The pH level of your soil dictates what color your hydrangea will be.  Here’s the cool part – you can change the pH level of your soil. 

First test the pH level of your soil to determine if you have alkaline or acidic soil.  Alkaline soil (7.0 or higher) creates pink hydrangeas blooms and Acidic soil (lower than 6.0) creates blue blooms.

Add lime to the soil to create an Alkaline soil condition and pink blooms.

Add aluminum sulfate to the soil to create an Acid soil condition and blue blooms.

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All About The Endless Summer Hydrangea

This brightly-colored hydrangea revolutionized the way hydrangeas are used in landscapes. ‘Endless Summer’ was the first hydrangea discovered that blooms on the previous year’s woody stems and the new season’s growth.

A whole series of Endless Summer Hydrangeas followed “the Original”.  There are now 5 varieties:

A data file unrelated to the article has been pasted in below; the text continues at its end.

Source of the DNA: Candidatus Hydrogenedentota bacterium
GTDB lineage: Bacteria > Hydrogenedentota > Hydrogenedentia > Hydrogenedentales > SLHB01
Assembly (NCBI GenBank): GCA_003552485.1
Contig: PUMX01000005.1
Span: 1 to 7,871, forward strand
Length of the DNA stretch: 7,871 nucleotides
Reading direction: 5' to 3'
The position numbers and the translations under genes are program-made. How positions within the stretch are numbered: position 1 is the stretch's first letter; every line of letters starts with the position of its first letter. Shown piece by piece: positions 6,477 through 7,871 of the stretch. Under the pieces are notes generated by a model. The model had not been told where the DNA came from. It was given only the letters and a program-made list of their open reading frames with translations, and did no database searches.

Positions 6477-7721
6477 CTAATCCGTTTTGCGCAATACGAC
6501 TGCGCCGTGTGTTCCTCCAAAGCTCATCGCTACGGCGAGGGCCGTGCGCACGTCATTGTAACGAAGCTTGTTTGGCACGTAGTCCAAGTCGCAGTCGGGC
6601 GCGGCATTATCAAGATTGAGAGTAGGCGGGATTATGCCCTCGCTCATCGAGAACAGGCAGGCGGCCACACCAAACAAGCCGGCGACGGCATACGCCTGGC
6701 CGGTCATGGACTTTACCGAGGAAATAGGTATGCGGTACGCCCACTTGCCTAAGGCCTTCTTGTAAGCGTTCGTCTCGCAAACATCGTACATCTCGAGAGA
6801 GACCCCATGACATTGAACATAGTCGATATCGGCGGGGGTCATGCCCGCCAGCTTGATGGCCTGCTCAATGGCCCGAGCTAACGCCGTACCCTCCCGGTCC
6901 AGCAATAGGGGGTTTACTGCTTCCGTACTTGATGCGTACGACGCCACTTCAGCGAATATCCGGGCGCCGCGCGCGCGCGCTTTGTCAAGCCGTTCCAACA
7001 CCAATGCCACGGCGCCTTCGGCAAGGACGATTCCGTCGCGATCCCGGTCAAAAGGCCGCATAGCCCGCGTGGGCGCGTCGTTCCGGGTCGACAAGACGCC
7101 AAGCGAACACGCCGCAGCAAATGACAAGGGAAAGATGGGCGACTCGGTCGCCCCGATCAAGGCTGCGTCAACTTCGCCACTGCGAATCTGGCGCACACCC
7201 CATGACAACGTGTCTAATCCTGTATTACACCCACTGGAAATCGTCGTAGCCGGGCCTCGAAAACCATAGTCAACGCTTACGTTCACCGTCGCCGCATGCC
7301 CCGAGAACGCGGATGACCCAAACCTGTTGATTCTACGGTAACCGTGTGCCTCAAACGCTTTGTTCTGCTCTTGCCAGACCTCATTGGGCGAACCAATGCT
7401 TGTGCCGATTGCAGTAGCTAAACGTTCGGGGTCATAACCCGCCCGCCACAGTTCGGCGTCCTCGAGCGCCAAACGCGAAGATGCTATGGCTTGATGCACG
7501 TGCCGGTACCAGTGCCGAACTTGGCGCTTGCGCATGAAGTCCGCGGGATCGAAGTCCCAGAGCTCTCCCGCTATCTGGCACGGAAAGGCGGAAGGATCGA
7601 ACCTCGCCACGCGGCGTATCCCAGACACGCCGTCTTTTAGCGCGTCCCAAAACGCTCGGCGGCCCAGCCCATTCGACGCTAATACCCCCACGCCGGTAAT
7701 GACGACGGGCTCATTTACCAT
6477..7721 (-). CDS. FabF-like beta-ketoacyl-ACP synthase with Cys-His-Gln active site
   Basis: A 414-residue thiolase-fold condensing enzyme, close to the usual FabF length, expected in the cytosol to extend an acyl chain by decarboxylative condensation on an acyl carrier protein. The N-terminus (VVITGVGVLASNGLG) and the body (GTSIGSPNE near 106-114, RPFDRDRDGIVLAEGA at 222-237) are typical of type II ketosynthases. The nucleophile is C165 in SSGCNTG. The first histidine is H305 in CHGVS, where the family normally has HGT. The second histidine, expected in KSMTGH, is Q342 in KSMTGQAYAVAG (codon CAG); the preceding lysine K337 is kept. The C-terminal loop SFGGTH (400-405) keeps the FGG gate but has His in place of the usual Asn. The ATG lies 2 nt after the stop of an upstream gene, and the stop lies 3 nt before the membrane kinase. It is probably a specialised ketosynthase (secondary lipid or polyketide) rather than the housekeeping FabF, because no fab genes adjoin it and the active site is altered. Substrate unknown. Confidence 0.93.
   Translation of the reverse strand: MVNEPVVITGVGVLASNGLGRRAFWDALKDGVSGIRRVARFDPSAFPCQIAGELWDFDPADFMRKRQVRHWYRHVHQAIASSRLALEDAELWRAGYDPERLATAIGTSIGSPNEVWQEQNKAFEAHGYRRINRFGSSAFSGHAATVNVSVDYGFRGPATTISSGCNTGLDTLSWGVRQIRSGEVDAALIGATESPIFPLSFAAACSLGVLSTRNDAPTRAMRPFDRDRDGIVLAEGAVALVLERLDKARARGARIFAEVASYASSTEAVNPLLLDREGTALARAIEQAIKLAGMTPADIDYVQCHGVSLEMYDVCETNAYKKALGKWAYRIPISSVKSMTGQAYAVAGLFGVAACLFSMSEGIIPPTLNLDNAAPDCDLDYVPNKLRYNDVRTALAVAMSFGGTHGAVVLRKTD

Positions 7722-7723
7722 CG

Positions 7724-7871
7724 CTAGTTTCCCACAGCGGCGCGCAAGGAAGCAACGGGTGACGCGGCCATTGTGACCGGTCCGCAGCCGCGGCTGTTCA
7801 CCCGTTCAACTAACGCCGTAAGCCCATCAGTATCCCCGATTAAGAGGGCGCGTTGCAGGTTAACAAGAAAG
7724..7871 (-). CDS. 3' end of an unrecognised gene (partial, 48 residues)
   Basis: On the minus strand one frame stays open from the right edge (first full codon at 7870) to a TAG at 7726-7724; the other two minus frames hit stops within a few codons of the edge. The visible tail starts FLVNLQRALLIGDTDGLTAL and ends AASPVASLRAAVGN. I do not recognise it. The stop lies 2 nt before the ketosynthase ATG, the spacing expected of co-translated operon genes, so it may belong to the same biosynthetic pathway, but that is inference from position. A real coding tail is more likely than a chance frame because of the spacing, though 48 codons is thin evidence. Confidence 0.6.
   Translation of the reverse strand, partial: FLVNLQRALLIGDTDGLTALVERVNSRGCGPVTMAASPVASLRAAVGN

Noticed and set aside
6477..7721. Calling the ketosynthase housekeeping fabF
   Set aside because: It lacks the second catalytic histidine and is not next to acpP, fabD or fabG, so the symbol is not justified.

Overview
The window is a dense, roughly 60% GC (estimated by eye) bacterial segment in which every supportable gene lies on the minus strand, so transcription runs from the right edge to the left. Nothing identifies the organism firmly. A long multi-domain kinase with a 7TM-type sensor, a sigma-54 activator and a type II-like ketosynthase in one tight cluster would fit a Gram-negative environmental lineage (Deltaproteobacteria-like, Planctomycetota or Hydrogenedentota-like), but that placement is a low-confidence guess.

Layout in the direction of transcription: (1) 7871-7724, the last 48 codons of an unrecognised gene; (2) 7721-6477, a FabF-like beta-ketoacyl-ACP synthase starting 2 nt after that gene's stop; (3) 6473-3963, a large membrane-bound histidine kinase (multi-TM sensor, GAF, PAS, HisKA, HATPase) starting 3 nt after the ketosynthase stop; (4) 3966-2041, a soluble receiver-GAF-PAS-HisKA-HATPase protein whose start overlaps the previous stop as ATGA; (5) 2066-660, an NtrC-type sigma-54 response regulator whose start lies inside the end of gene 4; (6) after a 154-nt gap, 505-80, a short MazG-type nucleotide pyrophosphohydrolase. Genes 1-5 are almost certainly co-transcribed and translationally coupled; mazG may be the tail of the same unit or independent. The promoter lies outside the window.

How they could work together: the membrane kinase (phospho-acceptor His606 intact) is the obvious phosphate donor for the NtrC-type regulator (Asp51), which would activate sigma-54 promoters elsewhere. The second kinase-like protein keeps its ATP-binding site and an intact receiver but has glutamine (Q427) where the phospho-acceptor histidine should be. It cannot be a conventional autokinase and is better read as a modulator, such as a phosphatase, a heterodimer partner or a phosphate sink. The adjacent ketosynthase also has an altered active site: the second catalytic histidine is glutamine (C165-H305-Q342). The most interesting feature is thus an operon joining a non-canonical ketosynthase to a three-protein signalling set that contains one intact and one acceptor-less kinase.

The Original – Large, mop-head blooms in either blue or pink depending upon your soil’s pH level. It grows to 3 x 5 feet tall and wide and is a rounded shaped plant.

Twist-n-Shout – was the first re-blooming lacecap hydrangea in deep pink or periwinkle blue (depending on soil pH).  The stems are red which ad even more interest to the plant and it grows to 3-5’ tall and 3-4’ wide.

BloomStruck – Depending on the pH or your soil, it blooms rose-pink or purple flowers.  It has red/purple stems and red veins on the leaves and grows to 3-4’ tall and 4-5’ wide.

Blushing Bride – has white semi-double florets, which change to blush pink or Carolina blue depending on the pH of your soil.  It grows to 3-6’ tall and 3-6’ wide.

Summer Crush – the newest addition to the family this has bright, raspberry red or neon purple blooms, again dependent upon the pH or your soil.  It is very bright!.  It is smaller growing 18-36” hight to 18-36” wide.  Great in containers or in the ground.

Plant these in a shady spot and be prepared to water daily – especially once we reach 90+ degrees.  This series will not disappoint if you do your part. 

Disease-resistant and hardy, this hydrangea offers color from spring until fall.  Versatile and beautiful, the ‘Endless Summer’ hydrangea is a great addition to almost any landscape.

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Pruning Trees + Shrubs Series: Hydrangeas